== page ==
Degree Type


Date of Award


Degree Name

Doctor of Philosophy



First Advisor

Leslie C. Lewis


Entomopathogenic nematodes in the genus Steinernema are promising biological control agents of soil insect pests. Two factors which may influence efficacy of biological control applications are virulence and dispersal of nematodes. This research examined the influence of fertilizers on the virulence of nematodes and the effects of earthworm presence on nematode dispersal;The virulence of Steinernema carpocapsae (Weiser) was determined in soil amended with fertilizer treatments of fresh cow manure, composted manure, and urea. Urea and fresh manure reduced nematode virulence in laboratory experiments. Field experiments, however, only indicated reduced nematode virulence in soil amended with fresh manure. Soil amended with composted manure did not affect nematode virulence;The effects of fertilizers on the ability of S. carpocapsae to control the black cutworm, Agrotis ipsilon (Hufnagel), were determined in a corn ecosystem. Fertilizer treatments included fresh cow manure, composted manure, and urea. Except in soil amended with high rates of fresh manure, nematode applications resulted in reduced cutworm damage relative to a control (no nematodes or fertilizers added). Analysis of black cutworm damage may be an efficient method to study effects of other biotic and abiotic factors on the efficacy of entomopathogenic nematodes in biological control;Vertical dispersal of S. carpocapsae, S. feltiae (Filipjev), and S. glaseri (Steiner) was determined in the presence and absence of the earthworm Lumbricus terrestris (L.). Nematode dispersal was evaluated through a bioassay and through direct extraction of nematodes from soil. Dispersal of S. carpocapsae and S. feltiae was increased in the presence of earthworms. Dispersal of S. glaseri was reduced in the presence of earthworms relative to absence of earthworms. The differences in effects of earthworms among nematode species may have been due to interspecific differences in dispersal behavior. In soil void of earthworms, dispersal of S. glaseri was greatest followed by dispersal of S. carpocapsae and then S. feltiae. The presence of earthworm burrows did not affect nematode dispersal. Therefore a phoretic relationship between the earthworms and nematodes is likely.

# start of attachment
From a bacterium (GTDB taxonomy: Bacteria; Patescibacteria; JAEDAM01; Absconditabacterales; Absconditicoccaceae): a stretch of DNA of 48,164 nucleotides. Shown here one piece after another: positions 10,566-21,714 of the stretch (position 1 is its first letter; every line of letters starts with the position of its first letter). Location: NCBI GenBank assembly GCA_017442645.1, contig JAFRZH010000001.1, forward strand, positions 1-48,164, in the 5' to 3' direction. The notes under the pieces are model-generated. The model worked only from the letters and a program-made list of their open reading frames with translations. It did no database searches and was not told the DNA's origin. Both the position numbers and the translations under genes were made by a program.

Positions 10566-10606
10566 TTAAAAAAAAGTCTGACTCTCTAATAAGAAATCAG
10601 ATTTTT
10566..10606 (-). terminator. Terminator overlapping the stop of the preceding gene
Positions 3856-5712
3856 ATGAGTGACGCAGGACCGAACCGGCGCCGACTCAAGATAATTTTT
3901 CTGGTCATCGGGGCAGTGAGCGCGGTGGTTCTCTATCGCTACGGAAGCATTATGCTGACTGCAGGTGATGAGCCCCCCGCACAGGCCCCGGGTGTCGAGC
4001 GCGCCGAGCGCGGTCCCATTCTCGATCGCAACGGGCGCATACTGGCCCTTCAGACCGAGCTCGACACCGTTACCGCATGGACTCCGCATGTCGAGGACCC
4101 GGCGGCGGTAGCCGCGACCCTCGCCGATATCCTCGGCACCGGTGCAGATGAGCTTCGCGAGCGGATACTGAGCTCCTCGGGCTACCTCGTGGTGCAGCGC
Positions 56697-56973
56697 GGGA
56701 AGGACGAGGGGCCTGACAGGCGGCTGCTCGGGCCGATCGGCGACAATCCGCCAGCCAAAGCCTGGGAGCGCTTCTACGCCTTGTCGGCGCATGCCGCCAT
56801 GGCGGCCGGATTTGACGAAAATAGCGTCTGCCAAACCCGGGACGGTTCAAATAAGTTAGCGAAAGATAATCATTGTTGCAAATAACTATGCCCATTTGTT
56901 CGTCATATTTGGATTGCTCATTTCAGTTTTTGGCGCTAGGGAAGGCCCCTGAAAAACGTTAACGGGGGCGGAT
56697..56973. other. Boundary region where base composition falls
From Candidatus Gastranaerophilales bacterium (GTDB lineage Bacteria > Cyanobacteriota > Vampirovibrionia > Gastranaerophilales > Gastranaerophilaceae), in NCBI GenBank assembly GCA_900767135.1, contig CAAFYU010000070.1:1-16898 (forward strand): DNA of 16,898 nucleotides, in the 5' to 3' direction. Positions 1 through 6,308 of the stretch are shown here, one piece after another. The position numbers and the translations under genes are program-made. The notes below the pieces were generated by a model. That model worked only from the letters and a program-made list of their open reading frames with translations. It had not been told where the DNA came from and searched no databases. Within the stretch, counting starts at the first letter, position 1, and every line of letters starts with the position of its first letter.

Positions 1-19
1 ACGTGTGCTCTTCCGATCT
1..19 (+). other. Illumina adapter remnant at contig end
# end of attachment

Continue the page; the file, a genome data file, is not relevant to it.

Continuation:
Digital Repository @ Iowa State University,

Copyright Owner

David Ian Shapiro



Proquest ID


File Format


File Size

110 pages